Tim Berglund’s apt comments about NoSQL technology:
I think the basic lesson NoSQL is forcing us to learn is that we actually have to think about the way we store and retrieve data—that there isn’t just one data model or query idiom or scaling paradigm to rule them all. We now have a healthy set of options available to us whose different characteristics will be more suitable or less suitable to different applications. This makes it hard (and probably wrongheaded) to pick a favorite.
Polyglot persistence adoption:
I think it’s technologically possible, but it’s clearly not a cultural reality yet. I talk to more developers who say, “I don’t really know what NoSQL is all about” than I do developers who are trying to make decisions about how to store their data. This will probably change on the same five- to ten-year time frame that it will take us to learn how not to use the various NoSQL products.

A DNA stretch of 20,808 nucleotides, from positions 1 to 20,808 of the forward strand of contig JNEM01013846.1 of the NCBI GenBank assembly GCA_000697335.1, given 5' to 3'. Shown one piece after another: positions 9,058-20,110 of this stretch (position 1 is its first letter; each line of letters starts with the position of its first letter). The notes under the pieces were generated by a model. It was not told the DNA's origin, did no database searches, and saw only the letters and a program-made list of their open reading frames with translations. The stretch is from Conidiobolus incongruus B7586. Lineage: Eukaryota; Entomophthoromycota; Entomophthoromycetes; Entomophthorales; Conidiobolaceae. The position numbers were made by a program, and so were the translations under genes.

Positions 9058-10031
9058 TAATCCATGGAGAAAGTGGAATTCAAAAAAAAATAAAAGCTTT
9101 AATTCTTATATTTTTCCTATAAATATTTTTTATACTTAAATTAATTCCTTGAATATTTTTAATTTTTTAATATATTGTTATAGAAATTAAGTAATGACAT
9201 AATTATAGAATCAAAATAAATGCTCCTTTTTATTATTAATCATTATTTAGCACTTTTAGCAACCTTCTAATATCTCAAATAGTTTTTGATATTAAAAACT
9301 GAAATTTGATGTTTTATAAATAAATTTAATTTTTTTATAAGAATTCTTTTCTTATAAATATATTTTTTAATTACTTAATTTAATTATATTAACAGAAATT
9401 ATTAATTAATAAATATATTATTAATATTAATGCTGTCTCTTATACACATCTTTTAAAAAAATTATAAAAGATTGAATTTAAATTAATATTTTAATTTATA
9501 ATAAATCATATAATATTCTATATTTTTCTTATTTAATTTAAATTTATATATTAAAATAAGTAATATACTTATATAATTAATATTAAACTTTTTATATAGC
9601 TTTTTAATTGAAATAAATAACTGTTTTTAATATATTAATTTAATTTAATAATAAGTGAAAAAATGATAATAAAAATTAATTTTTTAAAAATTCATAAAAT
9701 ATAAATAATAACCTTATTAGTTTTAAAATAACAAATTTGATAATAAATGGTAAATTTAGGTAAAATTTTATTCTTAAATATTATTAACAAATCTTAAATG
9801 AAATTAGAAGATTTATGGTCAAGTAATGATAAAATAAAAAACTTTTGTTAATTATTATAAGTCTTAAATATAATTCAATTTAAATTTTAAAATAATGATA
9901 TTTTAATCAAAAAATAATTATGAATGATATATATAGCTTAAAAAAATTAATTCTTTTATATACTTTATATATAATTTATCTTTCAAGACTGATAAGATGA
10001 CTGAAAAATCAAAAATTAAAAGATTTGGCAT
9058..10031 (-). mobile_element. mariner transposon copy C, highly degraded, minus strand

And the common pitfalls:
The most obvious are the resume-driven motivations we all have to select NoSQL databases right now. It’s a technology in its hype phase, so everybody wants on the bandwagon so they can talk about their Real Production Experience with a particular product. This is going to cause project failures over the next couple of years, just like it does with every other hyped technology before we discover how to use them properly.
Original title and link: NoSQL and Polyglot Persistence Adoption (NoSQL databases © myNoSQL)